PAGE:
Showing people what you value IS selling your value, even to investors
They are one and the same
There was a public company that built agricultural businesses for the future. They were a start-up and looking for early adopters to invest.
But like many companies that have multiple audiences and stakeholders and a complicated offering, they didn’t know how to communicate to their various audiences and so they were communicating to no one.
In the company, most people, chiefly the Directors, believed whole-heartedly that, at the end of the day, they were there for the investors, which is arguably true. They provided the capital that allowed the company to do what they do. Without investors, there was no business.
In turn, a lot of the company’s messaging was built around driving value for shareholders and, in turn, they weren’t really communicating with farmers, communities, local government, and the horde of other stakeholders who couldn’t give a crap about making money for investors.
The farmers cared about growing their business. The communities cared about the social and environmental well-being of their province. And local government cared about pleasing the community.
On the surface, these goals seemed conflicting. But as it turned out, they weren’t. I helped them carry out a survey of the audiences and interestingly here’s what we found.
The presumption was, investors care solely about financial returns. But here’s the thing. Agricultural businesses can provide stable long-term returns (from an investment perspective), but there’s a HUGE caveat.
Of course, Agriculture is at the behest of the unpredictable environment. But what savvy agricultural investors know is that if you use best practices — financially, environmentally, socially — you can build a robust business.
Say, you are using innovative ways to maximize yield, minimize land use, water, and other input costs (like fertilizers, to name one), as well as building relationships with the local community and government bodies, if you do these things, you will most likely bring about financial returns.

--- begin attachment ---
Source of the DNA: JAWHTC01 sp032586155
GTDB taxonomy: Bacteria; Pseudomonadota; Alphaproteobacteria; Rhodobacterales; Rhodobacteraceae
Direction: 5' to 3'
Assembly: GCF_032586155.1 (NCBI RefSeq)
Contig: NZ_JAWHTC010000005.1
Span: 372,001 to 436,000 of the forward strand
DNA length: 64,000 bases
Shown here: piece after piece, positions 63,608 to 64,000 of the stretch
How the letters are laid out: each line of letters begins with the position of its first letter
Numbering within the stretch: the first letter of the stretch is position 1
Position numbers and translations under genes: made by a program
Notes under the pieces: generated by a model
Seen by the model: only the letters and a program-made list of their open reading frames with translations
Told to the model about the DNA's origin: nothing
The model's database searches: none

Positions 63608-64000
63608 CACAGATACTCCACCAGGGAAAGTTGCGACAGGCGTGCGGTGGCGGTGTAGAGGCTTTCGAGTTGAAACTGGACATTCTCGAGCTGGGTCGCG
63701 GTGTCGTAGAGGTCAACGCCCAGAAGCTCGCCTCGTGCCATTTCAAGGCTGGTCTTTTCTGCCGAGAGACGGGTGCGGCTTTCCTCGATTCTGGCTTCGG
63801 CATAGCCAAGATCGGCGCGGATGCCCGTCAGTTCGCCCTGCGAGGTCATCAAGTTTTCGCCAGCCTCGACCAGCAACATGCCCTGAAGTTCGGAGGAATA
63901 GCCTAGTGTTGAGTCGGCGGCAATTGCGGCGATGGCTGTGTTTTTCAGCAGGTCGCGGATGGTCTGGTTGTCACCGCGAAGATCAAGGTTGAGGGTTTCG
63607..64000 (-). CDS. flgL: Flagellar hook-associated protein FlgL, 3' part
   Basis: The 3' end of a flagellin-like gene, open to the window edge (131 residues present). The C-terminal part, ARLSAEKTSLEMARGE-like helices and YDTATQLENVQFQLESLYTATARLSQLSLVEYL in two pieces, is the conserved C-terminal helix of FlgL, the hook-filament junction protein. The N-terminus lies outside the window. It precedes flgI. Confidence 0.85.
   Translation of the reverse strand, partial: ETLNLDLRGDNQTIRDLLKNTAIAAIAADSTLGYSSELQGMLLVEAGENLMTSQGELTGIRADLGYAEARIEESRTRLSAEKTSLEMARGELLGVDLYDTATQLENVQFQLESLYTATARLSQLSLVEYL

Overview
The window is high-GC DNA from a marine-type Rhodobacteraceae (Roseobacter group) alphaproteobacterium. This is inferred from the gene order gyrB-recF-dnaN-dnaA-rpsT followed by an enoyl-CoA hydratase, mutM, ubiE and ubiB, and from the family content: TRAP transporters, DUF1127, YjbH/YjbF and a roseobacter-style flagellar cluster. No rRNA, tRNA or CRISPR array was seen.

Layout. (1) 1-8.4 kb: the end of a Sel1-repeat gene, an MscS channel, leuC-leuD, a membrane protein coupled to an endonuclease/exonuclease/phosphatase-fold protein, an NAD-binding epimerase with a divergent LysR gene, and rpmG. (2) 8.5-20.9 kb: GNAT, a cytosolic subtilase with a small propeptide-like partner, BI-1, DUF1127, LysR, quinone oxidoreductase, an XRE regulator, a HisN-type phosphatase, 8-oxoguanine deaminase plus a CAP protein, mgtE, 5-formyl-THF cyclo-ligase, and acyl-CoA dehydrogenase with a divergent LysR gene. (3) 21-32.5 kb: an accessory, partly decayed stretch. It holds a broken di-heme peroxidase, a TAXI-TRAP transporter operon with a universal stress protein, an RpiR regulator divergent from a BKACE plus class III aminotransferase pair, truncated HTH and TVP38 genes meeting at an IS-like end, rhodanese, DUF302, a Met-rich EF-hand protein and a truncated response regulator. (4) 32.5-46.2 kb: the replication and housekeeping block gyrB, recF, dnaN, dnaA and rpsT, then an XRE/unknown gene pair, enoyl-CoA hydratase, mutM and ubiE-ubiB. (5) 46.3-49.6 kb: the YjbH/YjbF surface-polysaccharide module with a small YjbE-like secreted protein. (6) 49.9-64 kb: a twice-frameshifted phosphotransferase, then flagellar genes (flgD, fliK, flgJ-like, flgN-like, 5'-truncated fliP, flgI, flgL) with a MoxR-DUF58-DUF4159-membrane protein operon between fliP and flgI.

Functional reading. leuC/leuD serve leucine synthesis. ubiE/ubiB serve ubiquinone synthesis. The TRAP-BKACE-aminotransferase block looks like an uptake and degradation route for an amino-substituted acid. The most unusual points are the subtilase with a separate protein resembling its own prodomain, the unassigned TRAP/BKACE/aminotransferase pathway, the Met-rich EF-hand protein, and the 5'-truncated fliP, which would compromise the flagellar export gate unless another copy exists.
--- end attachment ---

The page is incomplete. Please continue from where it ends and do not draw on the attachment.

So, the big insight was this, the company was communicating their value to their niche group of investors by showing that they valued the community, the environment, and everything else. (After all, they did value these things). Sure, they weren’t going to impress the investment banker. But, given their product, they never were anyway.
So instead of writing an investment pitch that resembled a 70s salesman, promising strong financial returns next year (just like every other Joe-blow on the ASX), they needed to explain the various innovative things they were doing that would SHOW, not tell, these investors that they were going to get a good financial return.
After all, in today’s world, if people are going to invest in our company long-term — publicly listed or not — we can’t just focus on the now, or two years from now. We have to show them why our business — or our idea — is going to be here 30 years from now.
What’s the takeaway? Everyone is in a commodity market, including the listed company that wants investors. If we merely focus on the product, like financial returns or a refreshing beer, we’ve chosen to become another commodity product and, in turn, swallowed up by the market. To stand out, to get people to invest in us when there are a million other options, we have to get them to believe in what we’re doing.
This is about participating in an economy that’s about creating a world we want to be a part of in the future, not just today.
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